Local shop seen from under a small arcade.

 


Railway station, so small it doesn’t have a ticket barrier, but not so isolated that it lacks a drinks machine.

 


Old house, still inhabited despite appearances.

 


Railway crossing the Miyagawa river

 


Roadside business, Miyagawa village.

 


Rice harvester unloading in the countryside. Passing rice harvesters on the narrow roads was a minor hazard.

 

“Wind Clan”, apparently the place Cadillacs go to die.

 


Tamaru (“Tama-Loo”)  Station complete with hand painted sign over the door.

 


Very optimistic taxi waiting for the next train at Tamaru.

 

Cycle lane. In the manner of cycle lanes the world over it lasted for all of half a kilometre and vanished into a road Island.

Grateful as I was for the use of this bike, it lacked certain things I’m used to, like 25 other gears. I’d cycled about 9km in an hour and it felt like a lot further, so this is as far as I got.

I am not working out schemes with Eldest Son to take bikes with us next time and go on a tour. Not at all.

Last week I was left to my own devices for an afternoon, so I went exploring up into the hills, an interesting experience on a three speed heavyweight like this which is built to go trundling a couple of kilometres to the shops and back.

After following a couple of promising routes which turned out like this:

 

I managed to get out of the city and into the hills, where the rice harvest hadn’t quite started.

I could have gone further but that meant going downhill, which would have meant coming back uphill, so I turned around and headed back towards the coast.

I passed a couple of these on the way. I thought they were just unfinished buildings, but seen close up they are Tsunami Shelters, built after the massive wave that hit Japan in 2001. This one is 9.5m (31ft) tall. You could fit all the surrounding buildings underneath it. This region wasn’t affected so badly by the Tsunami but they seem to have taken the attitude there’s no point taking chances.

A bit awkward for wheelchair users though.

Writing signs on Japanese roads must be quite a skilled job.

Eventually I found a way to the sea. I don’t speak Japanese so for all I know the sign could say “No bikes beyond this point” but nobody scowled at me when I cycled past it.

There was a school directly behind me when I took this picture which is an example of the basic unfairness of the Universe: all you could see from my school was a slag heap.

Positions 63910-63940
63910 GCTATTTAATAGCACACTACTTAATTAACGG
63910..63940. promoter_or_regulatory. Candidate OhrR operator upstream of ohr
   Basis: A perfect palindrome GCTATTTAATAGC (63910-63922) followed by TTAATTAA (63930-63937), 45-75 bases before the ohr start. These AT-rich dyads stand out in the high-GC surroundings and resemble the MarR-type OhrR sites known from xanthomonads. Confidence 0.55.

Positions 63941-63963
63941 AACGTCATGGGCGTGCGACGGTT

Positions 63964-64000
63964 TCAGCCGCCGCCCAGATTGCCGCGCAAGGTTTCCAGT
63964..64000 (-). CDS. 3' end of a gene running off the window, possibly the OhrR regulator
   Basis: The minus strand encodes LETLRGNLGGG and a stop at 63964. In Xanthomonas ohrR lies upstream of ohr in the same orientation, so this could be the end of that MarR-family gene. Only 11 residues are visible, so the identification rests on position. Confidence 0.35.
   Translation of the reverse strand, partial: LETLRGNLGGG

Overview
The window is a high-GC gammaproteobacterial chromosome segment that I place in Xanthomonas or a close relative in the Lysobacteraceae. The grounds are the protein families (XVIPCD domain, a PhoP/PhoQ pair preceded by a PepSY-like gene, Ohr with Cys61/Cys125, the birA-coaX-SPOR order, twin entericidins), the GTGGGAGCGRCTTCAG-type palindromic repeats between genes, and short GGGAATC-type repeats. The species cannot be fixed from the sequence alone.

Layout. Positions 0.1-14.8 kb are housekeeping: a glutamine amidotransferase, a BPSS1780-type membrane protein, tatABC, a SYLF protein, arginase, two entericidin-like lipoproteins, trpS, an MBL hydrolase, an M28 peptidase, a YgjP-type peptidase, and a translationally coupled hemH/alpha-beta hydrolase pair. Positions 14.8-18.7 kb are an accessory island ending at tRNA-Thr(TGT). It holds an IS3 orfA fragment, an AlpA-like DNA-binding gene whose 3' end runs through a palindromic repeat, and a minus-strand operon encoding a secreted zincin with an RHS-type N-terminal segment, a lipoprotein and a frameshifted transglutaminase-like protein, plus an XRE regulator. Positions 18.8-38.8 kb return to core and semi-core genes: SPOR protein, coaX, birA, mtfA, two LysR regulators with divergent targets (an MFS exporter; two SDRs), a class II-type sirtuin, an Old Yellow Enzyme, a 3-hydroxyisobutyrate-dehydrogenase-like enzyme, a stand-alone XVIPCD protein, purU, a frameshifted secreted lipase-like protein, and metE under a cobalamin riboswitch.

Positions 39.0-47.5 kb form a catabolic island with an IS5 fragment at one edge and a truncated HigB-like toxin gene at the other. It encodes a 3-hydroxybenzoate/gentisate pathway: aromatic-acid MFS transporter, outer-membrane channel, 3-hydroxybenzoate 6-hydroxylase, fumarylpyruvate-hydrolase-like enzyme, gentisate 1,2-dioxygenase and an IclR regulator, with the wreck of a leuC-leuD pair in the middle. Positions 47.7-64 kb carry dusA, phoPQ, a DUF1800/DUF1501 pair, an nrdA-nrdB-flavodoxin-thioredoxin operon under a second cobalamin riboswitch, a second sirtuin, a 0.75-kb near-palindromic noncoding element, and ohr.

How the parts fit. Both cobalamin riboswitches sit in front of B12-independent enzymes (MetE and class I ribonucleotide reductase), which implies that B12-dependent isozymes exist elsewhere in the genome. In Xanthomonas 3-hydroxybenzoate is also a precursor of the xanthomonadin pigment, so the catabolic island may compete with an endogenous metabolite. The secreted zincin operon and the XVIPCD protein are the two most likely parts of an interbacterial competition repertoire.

The two rocks of Meoto-Iwa which are considered to be ‘Married’ symbolised by he rice rope hanging between them. It occurred to me afterwards that I was probably not supposed to take a bicycle here at all, but no-one seemed to mind. Probably they just assumed that as a stupid foreigner I didn’t know any better.

Honestly, they build half a cycleway and then just stop…

By this time it was getting a bit dark so I headed back, got lost, found the coast road and managed to ride about three times further than I needed to in order to get to my in-laws home, narrowly missing a barrier across the road in the way.

I since discovered that on several occasions I was  just a few kilometres from something interesting. Am dreaming up schemes to take a proper bike with me next time.

 

We’re in Japan again, visiting Beautiful Wife’s family and getting slowly oven baked. Hence the seaside picture, taken while pootling about on a borrowed bike.

Elder Son says it’s a “girl’s bike” but I don’t care.

 

Things are busy again for reasons which will be obvious pretty soon, so I haven’t written much. Instead here’s Beautiful Daughter on our regular road trip, which is far more interesting than I am anyway.

Beautiful daughter generally drags me in the direction of the door by about ten in the morning, insistently saying “Ride to cow farm, Ride to Rabbits… so off we go.

First we ride out to the ‘cow farm’, and then walk to the meadows next door to pick dandelion leaves…

Then we ride to the next farm, and feed the rabbits. Those rabbits have a good thing going I reckon; they’re certainly very fat.

We say hello to the two ponies…

Before going a few more kilometres out into the fields, where there is yet another farm, With even more interesting friendly animals…

…and a Pile Of Sticks. Which have to be tested very carefully.

Eventually we find our way back to the apartment. Via the playground. Unless I remember to avoid it.

We could do this by walking of course. But then it would take all day with the distances involved. Thank goodness for Bakfietsen…